Note: The following is an excerpt from this week’s Earnings Trends report. You can access the full report that contains detailed historical actual and estimates for the current and following periods, please click here>>>
Here are the key points:
- The overall earnings picture started improving in a notable way as Q3 got underway and the U.S. economy started recovering. Q3 earnings are still expected to be below the year-earlier level, but the projected rate of decline has improved relative to what was expected three months back.
- For 2020 Q3, total S&P 500 earnings are expected to decline -23.9% on -3.3% lower revenues. This is an improvement from the -26.5% earnings decline expected at the start of July and follows the -32.7% earnings drop in Q2.
- Sectors with the weakest Q3 growth outlook remain the social-distancing exposed spaces like Transportation (-128.8% earnings decline), Energy (-97.5%), and Consumer Discretionary (-89.2%).
- 15 of the 16 Zacks sectors are expected to experience earnings declines in Q3, with the Construction sector as the only one expected to show earnings growth.
- Medical (earnings decline of -0.1%), Utilities (-3.1%), Technology (-5.1%), and Retail (-7.8%) are the sectors with the lowest expected earnings declines in Q3.
- Q3 earnings for the Finance, Industrial Products and Basic Materials sectors are expected to be down -25.7%, -27% and -31.1% from the year-earlier period, respectively.
- For full-year 2020, total earnings for the S&P 500 index are currently expected to be down -20.9% on -4.9% lower revenues. As with Q3 estimates, full-year estimates have improved since early July. For reference, S&P 500 earnings declined -19.1% in 2008 and -3.4% in 2009, though that was admittedly a different type of downturn.
- Growth is expected to resume next year, thanks to easy comparisons, but the dollar level of earnings in 2021 will still be below the 2019 level.
- The implied ‘EPS’ for the S&P 500 index, calculated using current 2020 P/E of 26.3X and index close, as of September 8th, is $126.65, down from $160.15 in 2019. Using the same methodology, the index ‘EPS’ works out to $158.63 for 2021 (P/E of 21.0X). The multiples for 2020 and 2021 have been calculated using the index’s total market cap and aggregate bottom-up earnings for each year.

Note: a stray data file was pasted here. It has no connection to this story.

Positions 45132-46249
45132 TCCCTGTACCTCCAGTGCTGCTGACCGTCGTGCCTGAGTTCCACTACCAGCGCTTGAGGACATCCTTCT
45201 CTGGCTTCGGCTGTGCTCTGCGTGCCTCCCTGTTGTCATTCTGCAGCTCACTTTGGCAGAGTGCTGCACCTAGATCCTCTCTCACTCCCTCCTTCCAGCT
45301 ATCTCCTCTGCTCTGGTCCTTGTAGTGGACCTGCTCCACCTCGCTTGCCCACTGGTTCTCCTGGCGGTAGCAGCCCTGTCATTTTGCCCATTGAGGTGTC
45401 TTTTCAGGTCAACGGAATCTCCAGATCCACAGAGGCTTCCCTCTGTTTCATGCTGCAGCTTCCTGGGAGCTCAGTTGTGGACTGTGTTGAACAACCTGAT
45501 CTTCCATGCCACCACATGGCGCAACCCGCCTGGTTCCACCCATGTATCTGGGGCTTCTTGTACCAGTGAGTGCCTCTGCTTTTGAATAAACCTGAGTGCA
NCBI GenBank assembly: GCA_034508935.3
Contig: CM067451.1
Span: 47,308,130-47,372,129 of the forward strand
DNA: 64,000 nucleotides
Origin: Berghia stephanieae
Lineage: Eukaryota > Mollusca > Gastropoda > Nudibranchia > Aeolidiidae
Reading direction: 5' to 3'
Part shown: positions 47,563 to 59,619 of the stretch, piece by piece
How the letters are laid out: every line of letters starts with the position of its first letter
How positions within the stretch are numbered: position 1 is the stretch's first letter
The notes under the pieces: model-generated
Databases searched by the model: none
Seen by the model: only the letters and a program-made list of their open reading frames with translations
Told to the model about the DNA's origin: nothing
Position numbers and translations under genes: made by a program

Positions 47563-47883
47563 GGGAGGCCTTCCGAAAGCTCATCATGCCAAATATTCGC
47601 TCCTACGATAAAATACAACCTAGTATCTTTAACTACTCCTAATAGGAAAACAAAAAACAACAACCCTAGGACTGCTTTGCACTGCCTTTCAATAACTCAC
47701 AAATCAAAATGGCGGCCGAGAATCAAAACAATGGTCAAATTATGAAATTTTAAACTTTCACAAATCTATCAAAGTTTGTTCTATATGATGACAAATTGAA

- Please note that while full-year 2021 earnings for the S&P 500 index are currently expected to be up +25.2% from the 2020 level, the absolute dollar amount of 2021 earnings estimates remain below the 2019 level.
- For the small-cap S&P 600 index, Q3 earnings are expected to be down -39.0% from the same period last year on -6.7% lower revenues, which would follow -64.7% decline on -21% lower revenues in 2020 Q2.
- For full-year 2020, the S&P 600 index is expected to experience a -39.7% decline in earnings on -6.9% lower revenues, with easy comps pushing earnings growth to +41.9% in 2021.
The Q3 earnings season will really get underway after the big banks come out with quarterly results on October 20th. But we will have counted almost two dozen companies to have reported Q3 results by that time, as we and other data vendors consider companies reporting their fiscal quarters ending in August as part of the Q3 tally.
Using that definition, we will see Oracle (ORCL) kickstart the Q3 reporting cycle this week, followed by bellwethers such as Nike (NKE), FedEx (FDX), Adobe (ADBE) and others in the days to come.
The tone and substance of earnings releases notably improved in the Q2 earnings season relative to what we had seen in the Q1 reporting cycle. This improvement showed up in the revisions trend that we have been consistently pointing out, though the pace of improvement has slowed over the last few weeks. The chart below shows how estimates for Q3 evolved since early July.
We are seeing a similar improvement in estimates for Q4 2020 and full-year 2021 as well. The chart below shows the quarterly earnings and revenue growth picture.
The chart below shows the overall earnings picture on an annual basis.
The recent flow of economic readings has been broadly positive, suggesting that the hoped-for recovery is firmly in place. This is showing up in earnings estimates as well, as indicated earlier. The question at this stage is whether the improving trend can continue even as the underlying health issue remains unresolved.
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